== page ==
Adina Sommer`s Rare Antique Maps and Contemporary Art

Les Isles Britanniques, ou sont les Royaumes d´Angleterre, d´Escosse, et d´Irlande…….

  • Translation

Article ID EUG2108
Artist Jaillot (1632-1712)
Alexis Hubert Jaillot (1632-1712) was an important French cartographer and publisher. In 1665 Jaillot married into the Berey family of map publishers. After the death of his brother-in-law Nicolas II Berey (1640–1667) he bought the Berey card collection from his sister-in-law. This gave him a valuable foundation that he could market straight away without ever having made a map himself. Jaillot entered the card business at an opportune moment. In early 1668, Louis XIV won the first of his Reunion Wars, and a period began when France was constantly expanding its territory. There was a great demand for maps depicting the French triumphs and the new frontiers, as well as upcoming expansion plans. Jaillot's map collection also included printing plates that Pierre Duval (1619–1683) (nephew of Nicolas Sanson) had created and originally sold to Nicolas Berey. But Duval, who also mislaid his cards himself, resisted the re-edition of his old cards. At the height of the dispute with Duval, Jaillot won Nicolas Sanson's sons Guillaume and Adrien in late 1670 as card makers and business partners. With them he was able to market new cards with the prestigious name Sansons. His first atlas of 1681, Atlas Nouveau, became such a great commercial success that other publishers began selling plagiarism.
Title Les Isles Britanniques, ou sont les Royaumes d´Angleterre, d´Escosse, et d´Irlande…….
Year dated 1696
Description Map shows total Grat Britain with 2 beautyfull and splendid cartouches, inset map shows Faroes, Shetlands and Orkneys on upper right corner.
The Romans settled for the first time under the leadership of Caesar 55 and 54 BC. BC in England, but initially not as a conqueror. It was not until almost a century later that the Romans occupied England. Scottish ethnic groups repeatedly penetrated the power vacuum that emerged after the Roman withdrawal around 410 AD. Subsequently, groups of Anglers, Jutters and Saxons immigrated. This was the beginning of the early Middle Ages in Britain. The Danish Vikings finally sailed to England in the late 8th century. At first, they only carried out raids, but later they established themselves, asked for tribute payments and built their own villages. Wilhelm's victory in the High Middle Ages led to the introduction of the Normans' effective armrest system. A small Norman upper class almost completely replaced the established nobility. In the period from the middle of the 10th to the middle of the 14th century, the population tripled, and agriculture was intensified with the introduction of three-field farming and land reclamation. However, self-sufficiency with food only succeeded in climatically favorable and politically stable times. The Hundred Years War broke out in the late Middle Ages, the deposition of Richard II by later Henry IV and the failures in the Hundred Years War were the reasons for the outbreak of the subsequent Rose Wars. During the Tudor period, the Renaissance of England peaked through Italian courtiers who reintroduced the artistic, educational, and scientific debate from antiquity. England began to develop naval skills, and exploration of the West and Europe intensified. Henry VIII broke out of communion with the Catholic Church in connection with his divorce under the Acts of Supremacy of 1534, which proclaimed the monarch head of the Church of England. Unlike much of European Protestantism, the roots of the split were political rather than theological. There were internal religious conflicts during the reign of Henry's daughters Mary I and Elizabeth I. The former brought the country back to Catholicism, while the latter abandoned it and vigorously maintained the predominance of Anglicanism. The Elizabethan era began with Elizabeth I's accession to the throne in 1588. The new, Protestant queen was enthusiastically received by the people. From the beginning of her reign, a possible marriage of the queen was the dominant issue. Parliaments repeatedly asked them to obtain a male heir to the throne. She was responsible for the implementation of the Reformation, but also for the poorer relations with Spain.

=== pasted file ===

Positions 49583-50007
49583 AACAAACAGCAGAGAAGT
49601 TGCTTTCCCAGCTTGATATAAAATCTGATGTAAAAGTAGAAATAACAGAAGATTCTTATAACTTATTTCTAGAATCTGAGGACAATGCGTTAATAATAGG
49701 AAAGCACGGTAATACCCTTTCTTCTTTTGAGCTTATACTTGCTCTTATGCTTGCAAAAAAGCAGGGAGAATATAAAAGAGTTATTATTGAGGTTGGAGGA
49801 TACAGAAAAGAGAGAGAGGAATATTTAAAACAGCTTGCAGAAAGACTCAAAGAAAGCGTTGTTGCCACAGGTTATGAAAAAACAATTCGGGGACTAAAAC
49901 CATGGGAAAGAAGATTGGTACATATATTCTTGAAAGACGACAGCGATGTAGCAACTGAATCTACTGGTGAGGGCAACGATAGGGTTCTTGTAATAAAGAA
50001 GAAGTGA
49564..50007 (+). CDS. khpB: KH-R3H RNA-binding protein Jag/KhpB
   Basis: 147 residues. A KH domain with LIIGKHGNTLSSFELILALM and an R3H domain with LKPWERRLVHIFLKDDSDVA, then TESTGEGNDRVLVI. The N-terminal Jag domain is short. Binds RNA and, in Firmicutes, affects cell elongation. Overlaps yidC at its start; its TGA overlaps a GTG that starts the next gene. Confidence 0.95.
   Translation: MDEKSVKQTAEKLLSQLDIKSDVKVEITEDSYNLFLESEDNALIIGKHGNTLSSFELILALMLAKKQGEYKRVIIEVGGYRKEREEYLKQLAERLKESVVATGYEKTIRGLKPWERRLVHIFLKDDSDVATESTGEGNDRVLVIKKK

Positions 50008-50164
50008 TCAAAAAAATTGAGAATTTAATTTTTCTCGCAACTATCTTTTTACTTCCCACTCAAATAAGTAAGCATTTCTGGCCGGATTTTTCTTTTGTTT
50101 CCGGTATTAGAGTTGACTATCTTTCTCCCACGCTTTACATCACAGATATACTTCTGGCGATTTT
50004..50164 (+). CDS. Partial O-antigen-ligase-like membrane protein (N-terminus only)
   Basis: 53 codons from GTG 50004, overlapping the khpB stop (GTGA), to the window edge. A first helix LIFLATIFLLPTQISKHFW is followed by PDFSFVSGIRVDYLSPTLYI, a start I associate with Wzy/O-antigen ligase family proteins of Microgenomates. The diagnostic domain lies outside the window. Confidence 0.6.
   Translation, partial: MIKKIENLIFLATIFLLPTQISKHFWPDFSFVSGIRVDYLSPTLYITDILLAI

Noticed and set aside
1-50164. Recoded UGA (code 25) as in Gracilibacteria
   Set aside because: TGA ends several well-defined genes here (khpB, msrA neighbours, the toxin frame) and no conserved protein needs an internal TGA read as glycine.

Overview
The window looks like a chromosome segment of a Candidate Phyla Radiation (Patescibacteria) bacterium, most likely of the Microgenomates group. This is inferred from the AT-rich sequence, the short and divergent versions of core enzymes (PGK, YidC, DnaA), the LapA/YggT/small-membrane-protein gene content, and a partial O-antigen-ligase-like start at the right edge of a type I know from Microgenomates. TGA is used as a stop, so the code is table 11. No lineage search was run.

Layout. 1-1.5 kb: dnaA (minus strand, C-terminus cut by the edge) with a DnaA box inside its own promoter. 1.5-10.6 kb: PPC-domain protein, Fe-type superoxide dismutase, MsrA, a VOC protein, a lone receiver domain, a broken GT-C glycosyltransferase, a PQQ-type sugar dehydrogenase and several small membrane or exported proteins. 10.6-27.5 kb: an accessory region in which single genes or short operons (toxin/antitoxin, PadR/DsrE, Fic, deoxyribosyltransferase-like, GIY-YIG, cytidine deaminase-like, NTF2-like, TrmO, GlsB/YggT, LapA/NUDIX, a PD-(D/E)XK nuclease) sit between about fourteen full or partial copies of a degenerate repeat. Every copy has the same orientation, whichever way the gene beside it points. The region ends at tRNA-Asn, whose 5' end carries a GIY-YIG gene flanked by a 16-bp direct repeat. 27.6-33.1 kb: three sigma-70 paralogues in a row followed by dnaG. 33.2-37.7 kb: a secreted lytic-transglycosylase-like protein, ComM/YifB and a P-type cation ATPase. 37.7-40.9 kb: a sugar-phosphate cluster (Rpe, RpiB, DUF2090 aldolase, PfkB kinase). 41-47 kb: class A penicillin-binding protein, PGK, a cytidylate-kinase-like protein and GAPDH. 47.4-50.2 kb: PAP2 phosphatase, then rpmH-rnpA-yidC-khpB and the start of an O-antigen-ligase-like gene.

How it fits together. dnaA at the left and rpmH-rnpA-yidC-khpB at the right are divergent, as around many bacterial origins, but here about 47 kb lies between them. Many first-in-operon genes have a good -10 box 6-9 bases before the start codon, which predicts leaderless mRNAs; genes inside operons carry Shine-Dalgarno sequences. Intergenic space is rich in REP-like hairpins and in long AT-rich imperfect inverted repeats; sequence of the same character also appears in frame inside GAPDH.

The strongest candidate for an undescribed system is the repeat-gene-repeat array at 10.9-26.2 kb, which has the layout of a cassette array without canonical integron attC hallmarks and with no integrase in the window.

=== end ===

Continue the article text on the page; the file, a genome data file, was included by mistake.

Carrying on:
Place of Publication Paris
Dimensions (cm)57 x 88
ConditionVery good
Coloringoriginal colored
TechniqueCopper print

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